Our go to airplane carrier is the Sleepypod Air. I love that they looked at ALL airline and TSA requirements when designing this carrier. It’s hard to design a one fits all carrier, but they managed to do it by adding flexible pieces to the design. The Sleepypod Air can compress from 22 inches in length to either 19 or 16 inches by folding up one or both ends of the carrier. In most cases, you have to fold up an end to get it under a seat, but after take off and before landing you can pull out and turn the carrier to give your pet more space and yourself extra room to stretch your feet.

The Sleepypod Air is also made incredibly well. I was blown away when we received our first one. Each small feature was designed with special attention and it’s made with luggage grade ballistic nylon. My favorite part is that both the top and ends can open for easy access to your dog or cat and it can be converted into a pet bed with you’re not flying. It can also be used in the car and is crash tested!

Holiday Travel Tips for Pet Parents for Both Car & Air Travel - Sleepypod Air is perfect for flying with pets

Train, Train, Train!

No, not choo-choo trains… this isn’t Planes, Trains, and Automobiles. We’re talking about dog training!

If your dog (or cat) isn’t comfortable in their carrier today, they aren’t going to be magically comfortable on the day your plane takes off. In fact, they are probably going to be WAY less comfortable because they have to be crammed under a seat and listening to the loud sounds of the airplane, especially at take off.

We began practicing at least a month in advance, starting with introducing Ralph & Luna to their carriers. Then we moved on to encouraging them to get inside, closing up the carrier, having them stay inside for longer and longer intervals, playing airplane noises, and even transporting them in the car for a bit of movement. If you have an Amazon Echo, you can ask it to play airplane sounds surprisingly! It’s just a 30 minute track of sounds from an airplane, but it’s a great way to introduce your pets to the expected environment.

Try Out Any Medications or Relaxants in Advance

If your dog is often anxious or you think you might want to give them something like Benadryl or a hemp based treat to help relax them, definitely try this out in advanced. Though most of the times it is perfectly safe to give your dog something like this if you follow the dosage, some dogs may have reactions. The LAST THING you want is for your dog to react to a new medication or treat while you are 30,000 feet in the sky. Unfortunately, there isn’t much that can be done at that point so I always like to do a trial run to help rule out the possibility.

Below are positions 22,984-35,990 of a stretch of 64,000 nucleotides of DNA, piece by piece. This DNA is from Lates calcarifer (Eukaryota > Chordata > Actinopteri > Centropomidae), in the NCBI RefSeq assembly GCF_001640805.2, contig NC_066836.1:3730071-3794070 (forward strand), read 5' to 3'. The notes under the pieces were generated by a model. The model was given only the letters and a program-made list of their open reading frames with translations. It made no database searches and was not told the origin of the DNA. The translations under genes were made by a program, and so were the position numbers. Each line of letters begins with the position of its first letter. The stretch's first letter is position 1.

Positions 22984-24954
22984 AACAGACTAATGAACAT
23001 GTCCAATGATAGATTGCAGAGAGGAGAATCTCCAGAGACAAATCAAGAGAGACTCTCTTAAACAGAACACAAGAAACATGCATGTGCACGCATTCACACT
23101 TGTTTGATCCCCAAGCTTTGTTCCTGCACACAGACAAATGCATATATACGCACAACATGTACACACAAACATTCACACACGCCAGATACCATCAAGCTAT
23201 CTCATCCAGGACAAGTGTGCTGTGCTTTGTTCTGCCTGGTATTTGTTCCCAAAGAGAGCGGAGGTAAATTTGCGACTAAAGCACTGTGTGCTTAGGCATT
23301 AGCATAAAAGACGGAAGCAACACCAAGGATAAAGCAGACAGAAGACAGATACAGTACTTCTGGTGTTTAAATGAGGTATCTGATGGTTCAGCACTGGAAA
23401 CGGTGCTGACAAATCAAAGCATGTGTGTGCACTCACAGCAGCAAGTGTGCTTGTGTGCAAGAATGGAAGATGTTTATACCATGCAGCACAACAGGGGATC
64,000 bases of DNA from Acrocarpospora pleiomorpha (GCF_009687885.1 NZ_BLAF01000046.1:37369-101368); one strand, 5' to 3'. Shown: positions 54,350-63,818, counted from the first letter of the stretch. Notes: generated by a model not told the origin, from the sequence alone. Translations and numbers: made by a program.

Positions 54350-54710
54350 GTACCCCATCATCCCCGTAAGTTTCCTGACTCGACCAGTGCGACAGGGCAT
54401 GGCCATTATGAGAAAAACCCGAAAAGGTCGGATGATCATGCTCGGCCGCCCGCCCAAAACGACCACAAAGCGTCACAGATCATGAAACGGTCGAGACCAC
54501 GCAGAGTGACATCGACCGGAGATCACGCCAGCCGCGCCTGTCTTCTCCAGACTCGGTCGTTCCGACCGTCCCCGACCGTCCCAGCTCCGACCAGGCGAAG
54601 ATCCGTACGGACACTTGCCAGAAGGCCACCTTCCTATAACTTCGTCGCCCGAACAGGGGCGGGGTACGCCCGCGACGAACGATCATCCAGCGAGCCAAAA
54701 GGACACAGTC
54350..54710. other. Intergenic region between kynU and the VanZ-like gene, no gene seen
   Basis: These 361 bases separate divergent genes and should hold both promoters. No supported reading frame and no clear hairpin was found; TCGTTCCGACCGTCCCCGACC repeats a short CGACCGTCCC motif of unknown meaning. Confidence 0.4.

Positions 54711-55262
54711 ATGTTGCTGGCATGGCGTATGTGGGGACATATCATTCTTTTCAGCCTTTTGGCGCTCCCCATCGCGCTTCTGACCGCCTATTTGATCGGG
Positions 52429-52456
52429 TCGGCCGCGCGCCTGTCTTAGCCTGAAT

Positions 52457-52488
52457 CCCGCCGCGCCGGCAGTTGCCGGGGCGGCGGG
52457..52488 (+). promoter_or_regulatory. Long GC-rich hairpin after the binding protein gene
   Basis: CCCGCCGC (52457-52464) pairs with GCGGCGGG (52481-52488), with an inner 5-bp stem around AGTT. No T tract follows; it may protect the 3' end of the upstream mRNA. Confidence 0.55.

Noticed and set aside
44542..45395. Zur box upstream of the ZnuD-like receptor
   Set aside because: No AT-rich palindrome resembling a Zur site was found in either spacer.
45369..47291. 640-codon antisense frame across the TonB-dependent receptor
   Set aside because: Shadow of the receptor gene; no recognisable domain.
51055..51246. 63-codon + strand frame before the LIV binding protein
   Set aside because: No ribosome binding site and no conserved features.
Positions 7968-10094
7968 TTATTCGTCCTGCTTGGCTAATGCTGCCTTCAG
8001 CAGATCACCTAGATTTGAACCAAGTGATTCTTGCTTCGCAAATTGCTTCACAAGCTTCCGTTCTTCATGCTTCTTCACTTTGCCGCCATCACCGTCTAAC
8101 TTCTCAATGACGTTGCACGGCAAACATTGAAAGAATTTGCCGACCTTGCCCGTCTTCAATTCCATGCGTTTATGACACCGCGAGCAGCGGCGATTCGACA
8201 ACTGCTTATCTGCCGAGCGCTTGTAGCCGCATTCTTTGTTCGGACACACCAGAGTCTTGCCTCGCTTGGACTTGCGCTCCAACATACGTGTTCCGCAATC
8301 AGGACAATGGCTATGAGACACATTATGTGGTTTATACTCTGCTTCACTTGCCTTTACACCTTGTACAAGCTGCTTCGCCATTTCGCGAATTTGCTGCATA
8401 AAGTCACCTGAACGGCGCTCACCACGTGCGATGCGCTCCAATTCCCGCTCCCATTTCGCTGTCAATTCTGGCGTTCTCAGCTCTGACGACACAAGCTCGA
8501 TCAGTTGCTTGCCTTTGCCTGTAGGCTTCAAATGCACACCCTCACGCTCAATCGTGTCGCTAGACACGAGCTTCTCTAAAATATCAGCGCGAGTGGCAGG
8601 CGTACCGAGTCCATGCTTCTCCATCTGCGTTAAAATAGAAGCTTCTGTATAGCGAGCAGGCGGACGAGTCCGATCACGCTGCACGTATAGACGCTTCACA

You can easily do this as part of your training. Though, don’t overdo it because you don’t want these medications or oils to lose their effect before you get into the air.

Give Your Seatmates a Heads Up

You never know how other people feel about dogs or cats, but a good pet parent is always respectful of others feelings and fears. It’s always a good idea to let them know upfront that you are traveling with a pet. If a neighbor has an issue, they may be able to switch seats with someone who doesn’t or just move to an open seat if the plane isn’t completely full. Hopefully there won’t be an issue, but if so you can tackle it head on! Who knows you might even find a fellow pet lover.

It’s also good to let you seatmates know if you anticipate any outburst from your furry travel companion or the need to get up during the flight. Trust me, not all pets are perfect travel companions!

Holiday Travel Tips for Pet Parents for Both Car & Air Travel - Sleepypod Air carrier is let's you fly in cabin with pets

Greet Your Flight Attendants

It’s always a good idea to treat people with courtesy and respect! It’s possible that you may need their assistance or something extra during the flight, so I like to put my best foot forward and make a good first impression. It’s also a good idea to let the flight attendant know that you do have a dog with you in case you do need something later on.

Don’t Be Afraid to Ask for Water for Your Dog

Planes can be unpredictable temperatures and super dry. Your dog needs to stay hydrated too. I brought along a few pop up Dexas bowls that I could easily transfer water and ice cubes into so Ralph & Luna could get a quick drink. Ice cubes are also great at helping cool down your pet if need be. If you pet tends to get warm, bring along an extra blanket. Just don’t over hydrate them! There are no dog potties on a plane.

All in all, don’t be afraid of asking for an extra glass of water especially if you’ve already let your flight attendant know that you are traveling with a dog or cat. Don’t be embarrassed – I’m sure they’ve had even weirder requests!

Bring Along Treats and Chews – You May Have To Keep Your Dog Occupied

On our first flight with Ralph & Luna back in September, Ralph was a perfect angel who didn’t even make a peep while Luna whined and whined they entire trip. I had to keep her entertained by feeding her itty bitty pieces of treats and allowing her to poke her head out of the bag for some fresher air. The Training Treats from Full Moon worked super well for this. They are already pretty tiny, but since they are soft I could tear them into even smaller specks. The small size ensured that she didn’t get too full while we were stuck on the plane, but the meatiness of them kept Luna interested.

For this first flight, my attention was almost completely directed to her. There was no time for Netflix or playing Candy Crush. I would give her a tiny treat and then push her limit of how long it took her to start whining again. Once it got to the point I thought it might bother someone, I would give her another piece and repeat the process.

Expect Something To Go Wrong

Be prepared to think on your toes. Something may and probably will come up, so being mentally ready for it is the first step. And if it doesn’t, it will feel even that much more of a successful trip!

What is your favorite way to travel with your pets? And where is your favorite place to go?

Want to save these tips for later? Save these Holiday Travel Tips for Pet Parents by pinning the image below on Pinterest!

Holiday Travel Tips for Pet Parents for Both Car & Air Travel - #sponsored by Sleepypod

Disclaimer: I am being compensated to help spread the word about the Sleepypod. I received no other compensation or additional benefits for mentioning the brands or products in this post. The opinions and ideas in this post are my own and are uninfluenced by any other person or business.

Jessica Shipman

Jessica Shipman

Jessica Shipman is a bargain hunter, food lover, and software engineer figuring out how to be a pet parent for the first time. Jessica has been a long time lover of all animals (especially llamas and manatees) and is happy that she can finally combine that love with technology.
Jessica Shipman